Satellite Operating Tips for FLSPOTA

With just 5 days to go until FLSPOTA weekend, now is the time to start preparing for getting the 35 point satellite bonus! While some of you may be experienced satellite ops, if you haven’t worked sats since the AO-51, AO-27, or even the RS-* days, it might be a good idea to read up a bit and practice some LEO ops before contest day. The current fleet of LEO sats, including AO-85, AO-91, AO-92, and SO-50 (all FM repeaters),  and FO-29, the XW-2* sats, AO-73, EO-88, CAS-4B and a couple of others are fast passes (12 minutes or so from horizon to horizon), and require tuning for Doppler shift. Operating full duplex is not required – but is HIGHLY recommended! For FM sats, nearly any HT will work for a transmitter. When operating full duplex with two separate radios, you can use something like a Baofeng for a transmitter, and a higher-quality receiver; Yaesu, Icom, and Kenwood rigs don’t “desense” or overload in the presence of the strong signal transmitted by the other radio. Full-duplex mobile rigs like the FT-8800, TM-D710 and others are also a good choice – and one you may have already in your car!

Here are a few tips:

  1. Listen to some passes over the next few days, especially if you have never made a satellite QSO or it’s been a long time. Listening will help you get the hang of the “flow” of satellite QSOs. They’re typically short, only exchanging callsigns and locator information (and of course for FLSPOTA, your park ID).
  2. If you can, schedule a pass with someone you know is a good satellite op. It’s helpful to get over that first try if you know there is someone listening for you! You can find quite a few sat ops on the very active Twitter and Facebook AMSAT communities. You can find me on twitter at, feel free to give me shout if you want to try a QSO!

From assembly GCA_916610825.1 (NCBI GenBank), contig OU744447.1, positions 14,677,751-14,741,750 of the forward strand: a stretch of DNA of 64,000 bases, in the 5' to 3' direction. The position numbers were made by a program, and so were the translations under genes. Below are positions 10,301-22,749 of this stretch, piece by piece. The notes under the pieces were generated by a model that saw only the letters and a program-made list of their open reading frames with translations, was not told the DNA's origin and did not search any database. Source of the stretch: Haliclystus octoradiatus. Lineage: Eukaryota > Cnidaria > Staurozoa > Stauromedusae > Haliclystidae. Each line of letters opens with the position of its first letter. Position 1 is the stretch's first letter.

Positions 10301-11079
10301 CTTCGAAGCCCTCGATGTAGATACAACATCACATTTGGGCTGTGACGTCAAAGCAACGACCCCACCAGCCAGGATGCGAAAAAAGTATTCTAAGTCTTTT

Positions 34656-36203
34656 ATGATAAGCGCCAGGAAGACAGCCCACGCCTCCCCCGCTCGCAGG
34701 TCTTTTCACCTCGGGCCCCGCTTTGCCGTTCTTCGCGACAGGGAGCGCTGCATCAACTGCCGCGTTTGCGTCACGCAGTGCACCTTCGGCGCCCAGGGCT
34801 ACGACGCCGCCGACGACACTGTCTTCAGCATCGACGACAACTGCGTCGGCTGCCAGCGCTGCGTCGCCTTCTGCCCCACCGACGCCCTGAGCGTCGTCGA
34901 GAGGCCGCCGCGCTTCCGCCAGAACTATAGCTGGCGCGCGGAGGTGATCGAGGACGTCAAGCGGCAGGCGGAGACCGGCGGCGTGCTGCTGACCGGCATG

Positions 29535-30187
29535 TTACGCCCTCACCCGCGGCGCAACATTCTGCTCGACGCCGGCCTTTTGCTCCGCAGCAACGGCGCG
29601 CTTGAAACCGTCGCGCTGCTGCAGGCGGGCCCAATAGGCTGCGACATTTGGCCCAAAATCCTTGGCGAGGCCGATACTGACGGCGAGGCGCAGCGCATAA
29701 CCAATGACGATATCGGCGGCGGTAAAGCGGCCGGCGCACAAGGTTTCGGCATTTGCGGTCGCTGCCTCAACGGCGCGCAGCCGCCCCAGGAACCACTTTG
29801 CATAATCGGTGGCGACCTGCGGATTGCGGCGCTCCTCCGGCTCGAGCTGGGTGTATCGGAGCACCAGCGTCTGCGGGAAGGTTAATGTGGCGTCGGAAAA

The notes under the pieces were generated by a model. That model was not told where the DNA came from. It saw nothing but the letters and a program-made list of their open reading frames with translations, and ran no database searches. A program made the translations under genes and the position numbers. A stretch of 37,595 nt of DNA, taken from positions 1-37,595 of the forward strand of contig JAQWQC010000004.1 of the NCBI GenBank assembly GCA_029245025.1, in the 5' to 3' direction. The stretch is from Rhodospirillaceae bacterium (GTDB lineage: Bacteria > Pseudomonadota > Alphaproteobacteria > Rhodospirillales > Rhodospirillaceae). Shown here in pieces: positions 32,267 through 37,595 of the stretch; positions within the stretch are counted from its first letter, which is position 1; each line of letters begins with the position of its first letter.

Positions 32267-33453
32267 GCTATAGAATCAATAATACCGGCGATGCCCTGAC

3. Practice!!! Don’t roll up to the state park on Saturday expecting to make your first-ever satellite QSO successfully. It may go well, but it probably will not without some practice 🙂 Weekend passes tend to be very busy, so having some experience under your belt will help everyone have fun!
  4. Operate full duplex if possible. You can use a single radio that has this capability (like the Kenwood D72), or two separate radios, one for each band. It makes it a lot easier to operate and tune if you can hear your own downlink signal while transmitting – you can also make sure that you don’t accidentally transmit over another station’s QSO in progress. This is a huge etiquette issue on satellites!
  5. Use iPhone apps like GoSatWatch, Hamsat, or SatSat, or Android apps like ISS Detector or AMSATDroid. They’ll help to plan which passes to try. Make sure you update your Keplarian elements, and GPS location in the app so you have accurate pass times!
  6. AO-91 and 92 are good choices because they’re easy to hear and easy to get into. They do tend to be busy on the weekend, so SO-50 is another good option that tends to be a little quieter. AO-85 works well also, but sometimes it takes more transmit power to get into (10-15w). The others are easy to work with 5w or less.

For more info, there is an excellent guide written by Sean Kutzko, KX9X located at